So many conversations with people who we meet circle around this topic. Somehow it’s a bit dangerous for people to think themselves into our position. There is a pull towards the freedom they perceive in a journey like this, but then their real world calls them back, with all its obligations, commitments and its comforts. It is always an opening into them telling us about their lives: the newly married couple where the wife is the main carer for her previous life partner who had had a heart attack over 20 years ago and needs the level of care of a 1-2 year old child. The car park attendant with a family with teenage children who would love to go travelling but at the same time is scared to take the step. The sixty year old doctor who is an avid mycologist and who is counting the days to his retirement so he can go traveling. The Dutch couple from Venezuela who cannot settle again in Holland but needs to go where they find a Latin culture, somewhere where they can make their dreams a reality. The melancholic Spanish woman who has been on her own for over 20 years and whose dream it is to own a mobile home like ours. The colourful lady whose partner cannot fully commit himself to the relationship, who would love to go on a year long trip with him. The teacher on the point of retiring who feels young in her heart but her health and her husband are keeping her from following her dream.


I have always thought of this journey as a rite of passage, a journey I would take when my children have grown up and left home. It was always meant to be an outer as well as an inner journey for me.

We find that we are not just travelling in our waking lives, but also when we sleep – our nights are filled with vivid dreams. We are travelling in two parallel universes: Every night, I have at least three if not more significant dreams.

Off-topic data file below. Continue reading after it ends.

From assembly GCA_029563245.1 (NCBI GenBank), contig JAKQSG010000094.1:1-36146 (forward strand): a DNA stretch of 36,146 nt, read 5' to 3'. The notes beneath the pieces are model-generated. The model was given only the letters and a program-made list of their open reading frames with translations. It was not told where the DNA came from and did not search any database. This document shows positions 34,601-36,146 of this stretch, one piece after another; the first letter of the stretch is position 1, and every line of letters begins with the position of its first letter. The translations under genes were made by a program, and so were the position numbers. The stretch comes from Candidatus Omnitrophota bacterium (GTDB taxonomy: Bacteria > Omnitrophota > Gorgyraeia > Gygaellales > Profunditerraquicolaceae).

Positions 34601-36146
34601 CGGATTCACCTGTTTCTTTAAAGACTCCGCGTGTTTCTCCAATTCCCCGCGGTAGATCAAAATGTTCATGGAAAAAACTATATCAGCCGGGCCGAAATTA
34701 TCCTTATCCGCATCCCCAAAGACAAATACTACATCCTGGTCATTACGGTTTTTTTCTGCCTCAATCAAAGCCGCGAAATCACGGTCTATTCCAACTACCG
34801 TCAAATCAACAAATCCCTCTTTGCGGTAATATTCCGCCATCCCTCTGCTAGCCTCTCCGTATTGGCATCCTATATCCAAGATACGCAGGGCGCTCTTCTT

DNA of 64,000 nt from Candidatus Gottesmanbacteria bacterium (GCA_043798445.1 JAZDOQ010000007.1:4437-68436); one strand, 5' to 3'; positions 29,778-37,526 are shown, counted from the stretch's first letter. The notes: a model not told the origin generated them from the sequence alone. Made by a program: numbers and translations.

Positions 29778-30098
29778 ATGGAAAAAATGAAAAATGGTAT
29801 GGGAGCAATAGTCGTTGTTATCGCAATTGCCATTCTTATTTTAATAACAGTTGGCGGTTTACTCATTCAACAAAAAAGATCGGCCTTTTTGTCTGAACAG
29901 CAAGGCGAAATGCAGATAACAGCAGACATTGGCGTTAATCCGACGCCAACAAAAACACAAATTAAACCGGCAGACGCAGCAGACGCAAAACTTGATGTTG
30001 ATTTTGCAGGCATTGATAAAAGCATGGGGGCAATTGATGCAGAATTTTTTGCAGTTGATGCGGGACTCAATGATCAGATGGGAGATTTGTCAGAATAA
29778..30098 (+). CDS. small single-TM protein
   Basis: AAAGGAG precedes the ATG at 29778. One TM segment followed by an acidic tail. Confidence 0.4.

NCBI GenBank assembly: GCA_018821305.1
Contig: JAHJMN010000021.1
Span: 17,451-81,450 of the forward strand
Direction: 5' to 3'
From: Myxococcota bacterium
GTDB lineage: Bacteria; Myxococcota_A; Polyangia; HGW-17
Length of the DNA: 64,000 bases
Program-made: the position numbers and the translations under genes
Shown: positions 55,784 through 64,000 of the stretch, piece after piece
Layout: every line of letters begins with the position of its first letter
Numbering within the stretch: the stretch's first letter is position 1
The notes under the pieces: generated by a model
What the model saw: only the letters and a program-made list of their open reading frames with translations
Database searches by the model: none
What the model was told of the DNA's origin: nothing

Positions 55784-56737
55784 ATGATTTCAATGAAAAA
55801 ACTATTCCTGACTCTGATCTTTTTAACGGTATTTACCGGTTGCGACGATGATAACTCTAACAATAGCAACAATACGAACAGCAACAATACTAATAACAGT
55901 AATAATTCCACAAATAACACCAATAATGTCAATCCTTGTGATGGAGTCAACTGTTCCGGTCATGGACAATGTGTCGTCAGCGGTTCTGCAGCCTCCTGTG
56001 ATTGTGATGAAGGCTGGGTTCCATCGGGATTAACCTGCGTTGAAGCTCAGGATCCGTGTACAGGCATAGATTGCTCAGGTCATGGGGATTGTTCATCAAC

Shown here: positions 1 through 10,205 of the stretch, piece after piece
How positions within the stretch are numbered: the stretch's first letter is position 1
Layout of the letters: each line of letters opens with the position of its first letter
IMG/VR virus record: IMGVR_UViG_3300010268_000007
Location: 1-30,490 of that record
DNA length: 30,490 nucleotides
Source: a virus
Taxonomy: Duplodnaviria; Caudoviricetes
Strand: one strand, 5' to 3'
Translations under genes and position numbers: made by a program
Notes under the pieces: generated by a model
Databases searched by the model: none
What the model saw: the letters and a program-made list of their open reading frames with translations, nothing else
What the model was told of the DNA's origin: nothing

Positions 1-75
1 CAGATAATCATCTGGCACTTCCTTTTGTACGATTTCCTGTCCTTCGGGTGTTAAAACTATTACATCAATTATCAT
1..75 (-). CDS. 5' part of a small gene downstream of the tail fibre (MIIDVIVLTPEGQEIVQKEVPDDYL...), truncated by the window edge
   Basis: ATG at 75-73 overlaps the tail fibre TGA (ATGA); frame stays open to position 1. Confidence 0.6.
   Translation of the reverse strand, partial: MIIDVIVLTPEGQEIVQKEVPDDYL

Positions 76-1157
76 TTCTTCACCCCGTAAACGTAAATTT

I dream a lot of my children, but also of my parents, especially my mother, whom I haven’t dreamt of for years. In the first dreams she was terminally ill, and there was a sense that I should put my journey on hold to spend time with her. She’s been getting better with every dream though, and last night she wasn’t ill at all, just a bit tired of having to organize a big family gathering. My father has figured too, and again, it started with him being very ill and old, and he’s getting progressively younger with every dream.

We live stories in our waking lives, but also in our dreams. In each case, we are given an opportunity to grab life with both hands. That seems to be the one important thing – to live everything to the full.

It’s my father’s birthday tomorrow, so I’ll add a picture of him, three weeks short of his death two years ago. Was habe ich doch für ein glückliches Leben gehabt (I’ve had such a happy life!) he kept saying, right up to the end of his days. This is someone who went through the war, managed to study when it was even hard to just find  food in Germany, built a family home, lost a child,  went through his fair share of toil and trouble, lost his wife 6 years ago, had a stroke – and yet he was full of sunshine.


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